This is the fourth Virgil Flowers novel, but each book is self-contained and you don’t need to have read any of the previous ones to enjoy Bad Blood to the full. The series started as a spin-off from John Sandford’s long-running and extremely successful ‘Prey’ series, letting one of the minor characters develop and take on the lead role.
Much as I enjoyed the ‘Prey’ series and still pick up those books, which feature Lucas Davenport, I have to say that I now prefer the Virgil Flowers investigations. Perhaps Davenport had gotten a little too cosy and comfortable? He was certainly a more interesting protagonist in his younger days when anything in tight trousers turned his head… and that frikkin’ Flowers (as he’s charmingly called by almost everyone) certainly has his own ways with women.
In ‘Bad Blood’, Flowers is called upon to investigate a strange murder, a possible suicide, and then another suspicious murder-suicide. All three may be linked and as Virgil starts making enquiries, so he uncovers what may be a much bigger hidden crime, one which has gone on in a rural community for generations. The plot is credible and engaging, and so are the characters – Virgil is a modern day cowboy but absolutely no fool. He’s an intelligent man who gets a buzz out of detecting, who has an eye for the ladies, and who doesn’t run from a fight.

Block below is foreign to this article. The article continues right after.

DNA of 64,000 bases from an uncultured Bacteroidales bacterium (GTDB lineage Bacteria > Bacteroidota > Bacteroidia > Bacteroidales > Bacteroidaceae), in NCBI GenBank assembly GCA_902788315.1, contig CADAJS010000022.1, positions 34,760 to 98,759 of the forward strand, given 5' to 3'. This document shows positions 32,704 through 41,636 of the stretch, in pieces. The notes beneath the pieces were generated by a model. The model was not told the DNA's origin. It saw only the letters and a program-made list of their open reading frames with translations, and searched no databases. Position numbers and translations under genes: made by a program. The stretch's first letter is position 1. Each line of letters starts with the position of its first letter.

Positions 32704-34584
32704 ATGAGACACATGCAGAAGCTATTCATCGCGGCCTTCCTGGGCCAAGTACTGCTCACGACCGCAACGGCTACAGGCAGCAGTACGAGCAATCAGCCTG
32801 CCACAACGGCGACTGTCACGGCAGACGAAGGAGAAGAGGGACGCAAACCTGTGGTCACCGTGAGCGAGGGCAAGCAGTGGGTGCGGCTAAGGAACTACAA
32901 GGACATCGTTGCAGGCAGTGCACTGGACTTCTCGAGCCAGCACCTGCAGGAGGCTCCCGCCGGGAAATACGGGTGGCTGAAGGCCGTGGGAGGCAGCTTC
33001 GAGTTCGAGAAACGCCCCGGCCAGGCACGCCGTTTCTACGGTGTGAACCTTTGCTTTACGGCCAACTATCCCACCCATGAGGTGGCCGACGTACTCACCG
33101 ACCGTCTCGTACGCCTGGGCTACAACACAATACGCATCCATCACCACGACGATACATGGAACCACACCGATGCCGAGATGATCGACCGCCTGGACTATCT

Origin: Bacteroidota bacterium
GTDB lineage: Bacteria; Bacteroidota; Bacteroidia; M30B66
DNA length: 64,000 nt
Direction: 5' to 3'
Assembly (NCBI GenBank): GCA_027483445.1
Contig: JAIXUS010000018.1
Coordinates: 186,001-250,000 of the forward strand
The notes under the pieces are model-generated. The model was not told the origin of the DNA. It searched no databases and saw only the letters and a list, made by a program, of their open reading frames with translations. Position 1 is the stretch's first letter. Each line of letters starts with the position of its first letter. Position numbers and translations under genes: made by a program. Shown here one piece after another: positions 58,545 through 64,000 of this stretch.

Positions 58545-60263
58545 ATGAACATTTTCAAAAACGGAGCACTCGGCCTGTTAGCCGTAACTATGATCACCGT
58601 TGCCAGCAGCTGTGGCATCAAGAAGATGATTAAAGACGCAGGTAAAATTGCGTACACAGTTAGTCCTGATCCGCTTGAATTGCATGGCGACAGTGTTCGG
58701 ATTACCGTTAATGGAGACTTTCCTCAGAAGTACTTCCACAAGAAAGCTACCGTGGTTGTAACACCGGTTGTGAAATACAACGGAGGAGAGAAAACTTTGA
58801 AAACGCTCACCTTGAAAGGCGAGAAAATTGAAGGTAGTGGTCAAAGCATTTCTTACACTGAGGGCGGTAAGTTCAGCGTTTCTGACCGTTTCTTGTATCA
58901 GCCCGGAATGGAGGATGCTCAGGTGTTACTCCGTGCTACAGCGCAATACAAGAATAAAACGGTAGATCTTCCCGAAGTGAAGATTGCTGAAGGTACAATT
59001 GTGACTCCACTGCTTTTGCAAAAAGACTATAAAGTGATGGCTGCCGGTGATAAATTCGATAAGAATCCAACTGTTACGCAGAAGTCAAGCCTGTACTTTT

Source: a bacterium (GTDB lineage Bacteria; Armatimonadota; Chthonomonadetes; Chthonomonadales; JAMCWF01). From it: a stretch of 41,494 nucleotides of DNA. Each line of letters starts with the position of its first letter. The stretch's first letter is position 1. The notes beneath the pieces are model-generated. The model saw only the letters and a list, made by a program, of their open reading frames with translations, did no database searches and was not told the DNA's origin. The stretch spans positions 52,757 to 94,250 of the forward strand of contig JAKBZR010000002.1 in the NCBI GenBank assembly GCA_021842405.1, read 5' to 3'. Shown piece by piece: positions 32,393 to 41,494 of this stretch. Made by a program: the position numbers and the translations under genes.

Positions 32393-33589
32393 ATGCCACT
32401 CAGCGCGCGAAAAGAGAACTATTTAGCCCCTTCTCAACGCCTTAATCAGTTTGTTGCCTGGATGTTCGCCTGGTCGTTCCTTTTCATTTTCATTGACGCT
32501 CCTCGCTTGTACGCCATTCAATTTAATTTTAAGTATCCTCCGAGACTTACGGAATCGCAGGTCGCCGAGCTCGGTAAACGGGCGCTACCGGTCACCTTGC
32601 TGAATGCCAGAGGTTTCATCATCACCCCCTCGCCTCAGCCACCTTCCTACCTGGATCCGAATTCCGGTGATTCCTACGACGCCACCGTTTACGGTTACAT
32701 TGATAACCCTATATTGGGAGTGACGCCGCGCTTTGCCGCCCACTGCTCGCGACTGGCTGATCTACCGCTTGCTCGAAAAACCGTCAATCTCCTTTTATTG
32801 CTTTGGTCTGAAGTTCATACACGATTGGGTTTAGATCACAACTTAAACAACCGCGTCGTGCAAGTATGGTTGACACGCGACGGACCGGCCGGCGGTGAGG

The story is set in the icy winter outlands of rural Minnesota, and John Sandford has a real knack for bringing these locations into vivid life. You get a real sense of the huge open landscape, of the isolation of small homesteads, and the claustrophobic nature of small town society. Sandford also has a small genius for pointing out the absurd and for brilliantly snappy dialogue. His characters interact in a naturalistic manner, bantering back and forth, and Virgil is an especially interesting person to get to know. He’s the son of a preacher man who talks to god before he goes to sleep most nights… but he’s also a whip-smart detective, an incorrigible Romeo. His problem – if indeed it is a problem – is not that he doesn’t love any one woman enough. It’s that he loves women way too much…
Sandford keeps the plot tight and the action pacey. He also plays down some of the politics and press which had almost overwhelmed the ‘Prey’ novels at one point. Although the subject matter can be extremely bleak, touching on the worst aspects of human depravity, Sandford’s skill is in balancing those extremes with an honourable protagonist: a good man, doing the best he can. The result is a superb modern American police procedural – not quite a thriller, more thoughtful than most crime novels.
Bad Blood is a good place to start if you’ve not met Virgil Flowers before – and (although I hate to stoop to using the crime cliché of the era) if you like Jack Reacher, then you should enjoy this character, too.
Reviewed by Rowena Hoseason
Bad Blood by John Sandford is available as an ebook and paperback
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